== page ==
The Multiplier Mechanism

What Is the Multiplier Mechanism?

It was observed in the previous segment that with a change in the independent expenditure of 10 units, the change in the equilibrium income was equal to 50 units (from 250 to 300). We can comprehend this by looking at the multiplier mechanism, which is elucidated as follows:

The manufacturing of final commodities employs factors such as capital, labour, land, and entrepreneurship. In the absence of indirect taxes or subsidies, the total value of the final commodities output is allocated among distinct factors of manufacturing: interest to capital, rent to land, wages to labour, and more. The remaining amount is budgeted by the entrepreneur and is known as profit.

Hence, the sum total of average factor payments in the economy, or the national income is equivalent to the average value of the output of the final commodities and the Gross Domestic Product (GDP).

In the given instance, the value of the extra output, i.e., 10, is allocated among distinct various factors as factor payments and therefore, the income of the economy increases by 10. When income goes up by 10, the utilisation or consumption expenditure increases by (0.8)×10 , since people spend 0.8 (= mpc) fraction of their additional earnings on utilisation.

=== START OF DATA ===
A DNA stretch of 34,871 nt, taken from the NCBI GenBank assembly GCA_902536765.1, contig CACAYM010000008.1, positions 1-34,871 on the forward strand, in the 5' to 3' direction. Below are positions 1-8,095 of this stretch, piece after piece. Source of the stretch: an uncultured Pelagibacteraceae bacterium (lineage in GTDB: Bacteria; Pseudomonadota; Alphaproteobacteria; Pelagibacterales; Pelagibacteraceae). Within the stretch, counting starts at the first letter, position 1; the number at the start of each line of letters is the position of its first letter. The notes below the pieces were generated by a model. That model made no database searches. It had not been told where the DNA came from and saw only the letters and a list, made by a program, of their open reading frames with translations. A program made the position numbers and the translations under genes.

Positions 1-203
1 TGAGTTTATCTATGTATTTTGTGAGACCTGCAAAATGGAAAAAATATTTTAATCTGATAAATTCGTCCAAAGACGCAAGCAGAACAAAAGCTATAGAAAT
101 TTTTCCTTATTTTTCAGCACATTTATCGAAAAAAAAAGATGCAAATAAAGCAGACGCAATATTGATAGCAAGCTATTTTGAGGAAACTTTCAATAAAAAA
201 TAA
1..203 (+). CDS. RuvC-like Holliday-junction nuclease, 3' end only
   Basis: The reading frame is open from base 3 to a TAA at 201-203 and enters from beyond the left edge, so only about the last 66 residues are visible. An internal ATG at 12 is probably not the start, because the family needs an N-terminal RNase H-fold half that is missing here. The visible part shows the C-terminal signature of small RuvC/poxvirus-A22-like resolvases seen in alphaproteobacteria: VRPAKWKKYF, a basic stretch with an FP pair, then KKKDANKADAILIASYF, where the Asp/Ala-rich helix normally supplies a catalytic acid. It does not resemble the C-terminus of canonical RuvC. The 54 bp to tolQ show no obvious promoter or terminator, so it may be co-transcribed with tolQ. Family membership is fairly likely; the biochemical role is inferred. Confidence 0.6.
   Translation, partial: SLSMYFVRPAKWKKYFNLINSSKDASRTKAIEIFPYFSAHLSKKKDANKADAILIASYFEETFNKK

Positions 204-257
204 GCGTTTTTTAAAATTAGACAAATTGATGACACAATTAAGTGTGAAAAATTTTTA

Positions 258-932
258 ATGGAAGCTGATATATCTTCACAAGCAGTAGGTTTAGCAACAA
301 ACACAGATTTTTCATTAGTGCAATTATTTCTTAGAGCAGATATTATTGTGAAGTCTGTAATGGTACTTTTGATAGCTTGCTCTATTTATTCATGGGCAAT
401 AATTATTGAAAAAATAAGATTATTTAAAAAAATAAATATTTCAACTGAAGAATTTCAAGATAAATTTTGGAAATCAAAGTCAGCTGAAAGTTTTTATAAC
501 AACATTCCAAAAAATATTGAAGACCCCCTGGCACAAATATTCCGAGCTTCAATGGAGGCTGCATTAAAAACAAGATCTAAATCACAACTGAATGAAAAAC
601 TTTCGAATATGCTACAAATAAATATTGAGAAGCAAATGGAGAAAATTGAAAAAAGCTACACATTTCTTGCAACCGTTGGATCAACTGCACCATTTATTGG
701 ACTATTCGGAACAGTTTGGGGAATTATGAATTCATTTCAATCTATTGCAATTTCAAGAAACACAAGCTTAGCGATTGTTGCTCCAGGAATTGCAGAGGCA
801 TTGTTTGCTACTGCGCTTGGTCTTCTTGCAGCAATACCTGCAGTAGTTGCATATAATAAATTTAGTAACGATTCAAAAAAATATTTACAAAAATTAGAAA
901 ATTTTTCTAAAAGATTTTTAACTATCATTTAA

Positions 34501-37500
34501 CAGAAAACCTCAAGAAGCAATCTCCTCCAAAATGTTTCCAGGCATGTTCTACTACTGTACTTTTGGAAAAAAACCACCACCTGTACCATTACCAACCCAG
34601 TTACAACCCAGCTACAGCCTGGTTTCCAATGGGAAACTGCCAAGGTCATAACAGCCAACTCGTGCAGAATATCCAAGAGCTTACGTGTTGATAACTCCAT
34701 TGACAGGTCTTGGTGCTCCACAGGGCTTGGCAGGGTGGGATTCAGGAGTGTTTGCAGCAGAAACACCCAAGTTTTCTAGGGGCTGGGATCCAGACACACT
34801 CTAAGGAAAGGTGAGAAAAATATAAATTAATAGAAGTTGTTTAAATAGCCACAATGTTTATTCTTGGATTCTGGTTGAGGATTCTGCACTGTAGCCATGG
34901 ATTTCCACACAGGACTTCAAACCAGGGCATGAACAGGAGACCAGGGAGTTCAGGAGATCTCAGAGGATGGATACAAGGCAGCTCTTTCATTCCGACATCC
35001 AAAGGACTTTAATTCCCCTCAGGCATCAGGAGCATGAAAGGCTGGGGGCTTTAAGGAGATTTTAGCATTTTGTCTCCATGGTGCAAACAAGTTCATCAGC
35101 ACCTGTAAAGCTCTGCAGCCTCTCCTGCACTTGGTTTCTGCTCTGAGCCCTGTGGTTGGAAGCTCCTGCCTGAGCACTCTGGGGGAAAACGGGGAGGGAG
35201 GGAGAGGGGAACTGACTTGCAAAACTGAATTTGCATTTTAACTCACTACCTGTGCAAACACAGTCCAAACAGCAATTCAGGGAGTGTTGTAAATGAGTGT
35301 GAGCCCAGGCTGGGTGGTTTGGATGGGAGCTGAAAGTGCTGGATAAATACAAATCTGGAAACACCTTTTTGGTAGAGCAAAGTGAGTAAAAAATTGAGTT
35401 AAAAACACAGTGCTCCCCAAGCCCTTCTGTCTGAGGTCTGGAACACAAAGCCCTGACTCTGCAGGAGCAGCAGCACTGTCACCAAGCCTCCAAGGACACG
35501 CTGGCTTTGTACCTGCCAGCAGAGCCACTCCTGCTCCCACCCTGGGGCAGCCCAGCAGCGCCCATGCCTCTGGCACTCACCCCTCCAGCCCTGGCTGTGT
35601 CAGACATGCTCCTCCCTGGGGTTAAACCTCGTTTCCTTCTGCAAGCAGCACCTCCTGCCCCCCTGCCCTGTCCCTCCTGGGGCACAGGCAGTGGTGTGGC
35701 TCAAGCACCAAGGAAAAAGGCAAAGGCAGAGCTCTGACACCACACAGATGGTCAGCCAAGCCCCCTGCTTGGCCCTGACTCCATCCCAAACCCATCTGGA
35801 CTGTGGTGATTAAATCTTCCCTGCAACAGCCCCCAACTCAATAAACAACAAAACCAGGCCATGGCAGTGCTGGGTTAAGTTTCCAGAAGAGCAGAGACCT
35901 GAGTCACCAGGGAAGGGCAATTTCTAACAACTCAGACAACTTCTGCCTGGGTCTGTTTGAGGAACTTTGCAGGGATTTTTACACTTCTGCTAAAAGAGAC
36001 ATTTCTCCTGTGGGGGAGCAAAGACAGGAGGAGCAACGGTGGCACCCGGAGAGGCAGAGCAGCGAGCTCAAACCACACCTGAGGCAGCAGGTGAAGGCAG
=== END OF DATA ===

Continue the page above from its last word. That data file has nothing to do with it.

Therefore, in the next round, the average demand in the economy increases by (0.8)×10. This, in turn, leads to an excess demand equal to (0.8)×10.

Therefore, in the next manufacturing cycle, the manufacturers increase their planned output further by (0.8)×10 to reinstate equilibrium. When this additional output is allocated among various factors, the income of the economy increases by (0.8)×10 and the utilisation demand increases further by (0.8)2×10, once again creating an excess demand of the same amount.

This procedure goes on, round after round, with manufacturers increasing their output to clear the excess demand in each round and customers spending a part of their additional income from this extra manufacturing on utilisation items; hence, creating further excess demand in the next round.

This concept explains in detail about the concept of multiplier mechanism for the class 12 Macroeconomics. To know more, stay tuned to our website.

1 Comment

  1. Marthisa Rikame R Sangma

    It’s a nice presentation

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